U.S. Sanctions Hunt For More: Journalists May Likely Be Included – Source
Amid the imposition of sanctions on Liberian Government officials by the United States Government’s Department of the Treasury, through the Global Magnitsky Human Rights Accountability Act for human rights abuses and corruption, latest information gathered by the GNN-Liberia has revealed that targeted media practitioners in this process are no exception due to their unprofessional role played over the years as journalists.
According to GNN Liberia source abroad, many of these Liberian media practitioners allegedly have what is been considered as a very close ties with many of those who have been sanctioned by the United States Government are said to be under high consideration for the next round of sanctions, the source noted.
It is not however cleared as to which one of the media practitioners allegedly accused of having close contact with designated Liberian government officials who have been sanctioned by the United States Government’s Department of the Treasury, Global Magnitsky Human Rights Accountability Act.
This round of sanctions comes on the occasion of International Anti-Corruption Day and the opening of the Conference of States Parties to the UN Convention Against Corruption on December 11, 2023. The United States said they are taking the following actions to promote accountability for corrupt actors around the world, including Liberia.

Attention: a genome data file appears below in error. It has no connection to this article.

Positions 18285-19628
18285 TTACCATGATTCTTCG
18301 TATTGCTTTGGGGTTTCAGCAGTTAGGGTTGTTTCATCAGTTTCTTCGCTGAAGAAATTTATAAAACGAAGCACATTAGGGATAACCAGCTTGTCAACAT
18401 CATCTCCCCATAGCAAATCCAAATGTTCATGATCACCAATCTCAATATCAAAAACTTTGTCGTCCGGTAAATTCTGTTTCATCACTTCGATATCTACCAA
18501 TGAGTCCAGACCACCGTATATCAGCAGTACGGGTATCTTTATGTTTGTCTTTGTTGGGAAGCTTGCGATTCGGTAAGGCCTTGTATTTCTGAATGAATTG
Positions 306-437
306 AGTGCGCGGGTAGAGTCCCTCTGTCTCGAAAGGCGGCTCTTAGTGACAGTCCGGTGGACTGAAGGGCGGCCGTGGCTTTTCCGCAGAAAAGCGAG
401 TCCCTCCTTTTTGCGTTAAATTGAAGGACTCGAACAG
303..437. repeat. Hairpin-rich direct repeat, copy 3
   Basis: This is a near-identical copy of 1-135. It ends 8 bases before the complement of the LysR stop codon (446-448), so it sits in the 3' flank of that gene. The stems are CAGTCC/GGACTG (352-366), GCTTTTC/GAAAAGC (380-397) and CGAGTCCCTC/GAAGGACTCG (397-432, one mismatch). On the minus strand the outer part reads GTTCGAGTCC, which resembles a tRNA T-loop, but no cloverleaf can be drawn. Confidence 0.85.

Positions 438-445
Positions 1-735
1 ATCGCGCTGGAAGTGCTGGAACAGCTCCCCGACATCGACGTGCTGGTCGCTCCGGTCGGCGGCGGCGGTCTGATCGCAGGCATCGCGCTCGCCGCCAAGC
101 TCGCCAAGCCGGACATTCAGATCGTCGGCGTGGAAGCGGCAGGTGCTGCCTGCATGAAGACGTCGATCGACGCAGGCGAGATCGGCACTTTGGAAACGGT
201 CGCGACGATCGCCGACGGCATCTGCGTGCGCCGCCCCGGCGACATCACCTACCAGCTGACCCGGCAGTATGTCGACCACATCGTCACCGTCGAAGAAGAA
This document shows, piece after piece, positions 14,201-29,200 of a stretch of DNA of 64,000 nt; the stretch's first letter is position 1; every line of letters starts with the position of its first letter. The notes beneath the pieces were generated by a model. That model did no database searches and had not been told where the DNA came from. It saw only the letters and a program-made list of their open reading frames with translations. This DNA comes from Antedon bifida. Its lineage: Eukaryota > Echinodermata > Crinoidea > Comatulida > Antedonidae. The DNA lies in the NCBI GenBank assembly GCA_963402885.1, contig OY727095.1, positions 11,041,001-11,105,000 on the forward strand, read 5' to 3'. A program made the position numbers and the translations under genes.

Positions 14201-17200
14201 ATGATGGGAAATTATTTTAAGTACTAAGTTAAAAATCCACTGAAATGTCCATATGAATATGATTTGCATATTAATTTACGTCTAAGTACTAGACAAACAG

Last Friday, December 8th, the US Gov’t also placed similar sanctions on the Mayor of the City of Monrovia, Jefferson Tamba Koijee, who is also the Secretary General of the outgoing Coalition for Democratic Change (CDC).
The Treasury Department said that Mayor Koijee has a reputation for stoking violence and has a powerful grip on Monrovia’s youth. “He controls paramilitary-style organizations associated with the CDC, which allegedly recruits former combatants and recently released prisoners. OFAC has reason to believe that Koijee has instructed these organizations to violently disrupt demonstrations conducted by government critics or political opposition. Koijee and his supporters have been involved in violence in connection with: an opposition rally in July 2022, students attending a memorial service for former Liberian President Amos Sawyer in March 2022, an anti-rape protest in August 2020, a student graduation ceremony in December 2019, and an opposition rally in November 2018. Koijee has also engaged in corrupt acts, including bribery and misappropriation of state assets for use by private political movements and pressuring anti-corruption investigators to halt corruption investigations.”
Announcing Monday’s sanctions against the three men, the US Gov’t said, “Pursuant to Section 7031(c), the United States is publicly designating Tweah, Chie, and Nuquay, for their involvement in significant corruption by abusing their public positions through soliciting, accepting, and offering bribes to manipulate legislative processes and public funding, including legislative reporting and mining sector activity. As part of this action, their immediate family members are also designated, including their spouses Delecia Berry Tweah, Abigail Chie, and Ruthtoria Brown Nuquay, and Tweah and Nuquay’s minor children.